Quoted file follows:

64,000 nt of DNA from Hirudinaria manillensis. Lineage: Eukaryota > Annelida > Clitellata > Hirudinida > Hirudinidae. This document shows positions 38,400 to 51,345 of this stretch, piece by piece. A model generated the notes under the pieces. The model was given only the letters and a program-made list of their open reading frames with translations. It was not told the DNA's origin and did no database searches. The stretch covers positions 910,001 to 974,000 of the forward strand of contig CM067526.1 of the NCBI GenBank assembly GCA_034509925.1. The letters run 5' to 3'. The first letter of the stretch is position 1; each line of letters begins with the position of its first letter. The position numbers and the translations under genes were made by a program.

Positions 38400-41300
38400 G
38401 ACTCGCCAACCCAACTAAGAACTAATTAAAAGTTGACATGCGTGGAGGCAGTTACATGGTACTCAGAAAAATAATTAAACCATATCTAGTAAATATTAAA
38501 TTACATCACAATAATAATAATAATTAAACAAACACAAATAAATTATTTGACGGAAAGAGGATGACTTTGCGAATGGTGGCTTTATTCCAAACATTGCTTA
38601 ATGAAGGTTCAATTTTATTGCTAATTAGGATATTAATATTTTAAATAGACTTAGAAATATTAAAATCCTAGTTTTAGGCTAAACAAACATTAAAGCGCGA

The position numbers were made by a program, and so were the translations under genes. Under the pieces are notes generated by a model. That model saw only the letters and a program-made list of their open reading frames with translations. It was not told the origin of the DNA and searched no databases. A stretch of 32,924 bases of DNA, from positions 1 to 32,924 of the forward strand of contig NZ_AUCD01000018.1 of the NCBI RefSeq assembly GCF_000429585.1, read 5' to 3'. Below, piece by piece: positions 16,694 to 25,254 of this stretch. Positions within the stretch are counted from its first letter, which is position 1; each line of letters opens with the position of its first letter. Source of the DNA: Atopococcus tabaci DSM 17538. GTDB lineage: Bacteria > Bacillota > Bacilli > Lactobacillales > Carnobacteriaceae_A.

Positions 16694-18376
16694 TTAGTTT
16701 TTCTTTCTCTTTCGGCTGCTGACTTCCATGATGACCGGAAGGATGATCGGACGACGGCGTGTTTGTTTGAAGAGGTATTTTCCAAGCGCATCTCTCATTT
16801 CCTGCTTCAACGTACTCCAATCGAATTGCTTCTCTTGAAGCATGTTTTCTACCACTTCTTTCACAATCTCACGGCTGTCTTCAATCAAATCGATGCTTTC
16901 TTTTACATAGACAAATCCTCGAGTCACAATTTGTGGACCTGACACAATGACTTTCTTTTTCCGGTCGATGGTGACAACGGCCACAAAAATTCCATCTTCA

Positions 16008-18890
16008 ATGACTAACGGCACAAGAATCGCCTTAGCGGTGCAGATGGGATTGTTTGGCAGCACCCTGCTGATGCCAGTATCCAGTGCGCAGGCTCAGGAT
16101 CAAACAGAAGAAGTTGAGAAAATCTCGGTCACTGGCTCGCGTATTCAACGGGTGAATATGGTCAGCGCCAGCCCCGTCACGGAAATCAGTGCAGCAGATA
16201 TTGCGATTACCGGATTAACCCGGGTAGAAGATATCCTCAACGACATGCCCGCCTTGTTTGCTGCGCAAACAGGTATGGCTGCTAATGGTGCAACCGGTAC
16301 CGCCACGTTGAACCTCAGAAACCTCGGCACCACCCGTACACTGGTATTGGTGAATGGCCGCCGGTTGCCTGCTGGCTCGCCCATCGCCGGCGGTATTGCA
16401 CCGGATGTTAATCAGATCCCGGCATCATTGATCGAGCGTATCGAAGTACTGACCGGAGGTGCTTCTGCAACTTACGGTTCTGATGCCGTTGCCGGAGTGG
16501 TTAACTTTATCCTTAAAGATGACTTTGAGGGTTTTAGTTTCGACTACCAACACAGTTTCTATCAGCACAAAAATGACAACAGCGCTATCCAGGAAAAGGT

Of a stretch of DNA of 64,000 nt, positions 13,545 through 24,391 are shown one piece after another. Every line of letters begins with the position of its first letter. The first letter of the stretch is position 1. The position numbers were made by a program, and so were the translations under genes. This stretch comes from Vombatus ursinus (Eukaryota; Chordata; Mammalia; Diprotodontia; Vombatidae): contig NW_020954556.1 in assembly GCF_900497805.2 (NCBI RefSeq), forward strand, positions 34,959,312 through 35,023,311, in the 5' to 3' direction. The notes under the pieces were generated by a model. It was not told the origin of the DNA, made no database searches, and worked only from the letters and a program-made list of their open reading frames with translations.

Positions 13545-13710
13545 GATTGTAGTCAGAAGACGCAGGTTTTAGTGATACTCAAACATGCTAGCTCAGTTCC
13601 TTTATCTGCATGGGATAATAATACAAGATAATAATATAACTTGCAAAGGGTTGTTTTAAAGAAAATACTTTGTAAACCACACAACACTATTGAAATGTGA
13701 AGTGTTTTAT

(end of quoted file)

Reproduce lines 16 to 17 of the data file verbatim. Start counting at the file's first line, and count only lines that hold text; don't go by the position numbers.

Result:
16201 TTGCGATTACCGGATTAACCCGGGTAGAAGATATCCTCAACGACATGCCCGCCTTGTTTGCTGCGCAAACAGGTATGGCTGCTAATGGTGCAACCGGTAC
16301 CGCCACGTTGAACCTCAGAAACCTCGGCACCACCCGTACACTGGTATTGGTGAATGGCCGCCGGTTGCCTGCTGGCTCGCCCATCGCCGGCGGTATTGCA